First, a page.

Being “kinder than that” has it’s challenges, but living it every day makes it become a part of who you are. Gratitude is synonymous with this time of year, so own your gratitude and be kind my friends. Happy Holidays!

Let’s be kind forever

I have two guest bloggers today. My niece Avery and nephew Olin (who are 6) are helping me write this post today. Here is what they have to say.

It’s nice to be nice, so let the world be kind. All around the world, China, Russia, Japan, England, France, United States, Brazil, Egypt, Mexico, and Antartica, let them all be kind. We don’t have to include the North Pole, because Santa is already kind.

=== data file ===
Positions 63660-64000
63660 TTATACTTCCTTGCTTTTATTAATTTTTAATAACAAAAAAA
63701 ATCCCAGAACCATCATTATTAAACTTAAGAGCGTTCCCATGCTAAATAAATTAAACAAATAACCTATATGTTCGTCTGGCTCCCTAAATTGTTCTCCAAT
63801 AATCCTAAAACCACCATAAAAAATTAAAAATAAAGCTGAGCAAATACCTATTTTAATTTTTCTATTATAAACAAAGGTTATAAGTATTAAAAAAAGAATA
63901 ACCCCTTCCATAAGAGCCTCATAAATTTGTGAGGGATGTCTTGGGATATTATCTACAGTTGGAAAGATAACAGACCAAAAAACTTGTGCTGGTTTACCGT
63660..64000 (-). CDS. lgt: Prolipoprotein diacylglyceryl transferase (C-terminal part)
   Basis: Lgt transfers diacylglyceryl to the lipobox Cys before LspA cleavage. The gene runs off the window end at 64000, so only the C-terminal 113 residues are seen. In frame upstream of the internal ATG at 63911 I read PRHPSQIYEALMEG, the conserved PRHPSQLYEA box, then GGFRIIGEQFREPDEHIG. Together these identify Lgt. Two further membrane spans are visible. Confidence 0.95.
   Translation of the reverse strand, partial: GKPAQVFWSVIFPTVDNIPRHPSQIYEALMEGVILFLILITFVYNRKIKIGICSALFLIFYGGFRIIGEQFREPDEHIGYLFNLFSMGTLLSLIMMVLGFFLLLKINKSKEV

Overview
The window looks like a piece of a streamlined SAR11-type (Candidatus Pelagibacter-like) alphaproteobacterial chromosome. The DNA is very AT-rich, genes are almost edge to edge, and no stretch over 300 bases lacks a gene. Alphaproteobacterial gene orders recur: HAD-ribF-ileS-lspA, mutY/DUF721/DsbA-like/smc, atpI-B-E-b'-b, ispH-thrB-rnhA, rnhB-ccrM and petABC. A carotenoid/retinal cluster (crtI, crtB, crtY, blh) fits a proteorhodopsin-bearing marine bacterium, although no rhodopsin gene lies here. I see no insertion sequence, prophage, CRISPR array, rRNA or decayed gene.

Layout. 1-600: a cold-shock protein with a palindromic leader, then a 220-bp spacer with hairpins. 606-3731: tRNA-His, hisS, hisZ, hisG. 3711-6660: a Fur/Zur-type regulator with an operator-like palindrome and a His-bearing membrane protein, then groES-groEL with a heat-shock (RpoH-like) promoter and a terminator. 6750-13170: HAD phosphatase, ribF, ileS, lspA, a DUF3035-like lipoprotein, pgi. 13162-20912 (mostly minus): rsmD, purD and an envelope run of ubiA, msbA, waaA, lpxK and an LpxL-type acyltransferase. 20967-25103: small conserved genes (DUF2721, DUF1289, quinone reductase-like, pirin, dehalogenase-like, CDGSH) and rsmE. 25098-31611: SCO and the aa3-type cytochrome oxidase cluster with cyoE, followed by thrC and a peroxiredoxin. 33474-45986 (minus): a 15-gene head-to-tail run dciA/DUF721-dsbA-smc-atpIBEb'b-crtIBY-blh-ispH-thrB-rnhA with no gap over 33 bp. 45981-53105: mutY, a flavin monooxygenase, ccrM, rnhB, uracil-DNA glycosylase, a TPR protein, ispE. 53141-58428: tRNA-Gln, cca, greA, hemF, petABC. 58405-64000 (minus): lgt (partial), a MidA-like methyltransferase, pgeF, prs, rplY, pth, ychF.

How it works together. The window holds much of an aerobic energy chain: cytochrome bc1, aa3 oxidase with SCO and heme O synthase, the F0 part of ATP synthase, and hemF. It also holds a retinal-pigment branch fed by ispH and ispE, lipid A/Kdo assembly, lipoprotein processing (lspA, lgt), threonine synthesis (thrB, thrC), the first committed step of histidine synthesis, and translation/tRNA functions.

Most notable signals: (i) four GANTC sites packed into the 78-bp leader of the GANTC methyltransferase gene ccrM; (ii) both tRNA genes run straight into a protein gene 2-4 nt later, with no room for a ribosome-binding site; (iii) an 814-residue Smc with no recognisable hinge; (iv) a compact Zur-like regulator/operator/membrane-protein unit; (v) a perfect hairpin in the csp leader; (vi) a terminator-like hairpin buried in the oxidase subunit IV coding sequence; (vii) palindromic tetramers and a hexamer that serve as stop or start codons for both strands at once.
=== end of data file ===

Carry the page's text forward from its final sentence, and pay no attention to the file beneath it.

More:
I asked them why they should be kind and here is what they had to say. Avery said, “Because it is nice to be kind and it’s helpful and good and healthy.” Olin’s answer was, “It’s nice to be kind because then you get Christmas presents. If you’re mean you go on the BB&G (bad boys & girls) list. So be kind and you’ll get presents.”

The both agreed that if you don’t want to fight anyone then let’s just be kind so there are no fights. If EVERYONE is kind then good things will always happen.

I also asked them what they can do to make the world a kinder place. Avery told me that she will be kind to everybody, even if they aren’t kind to her. Olin said that he will make the world a kinder place by “giving everyone presents”.

Their final thought – let everyone in the world be kind!

Mean is bad. Kind is good.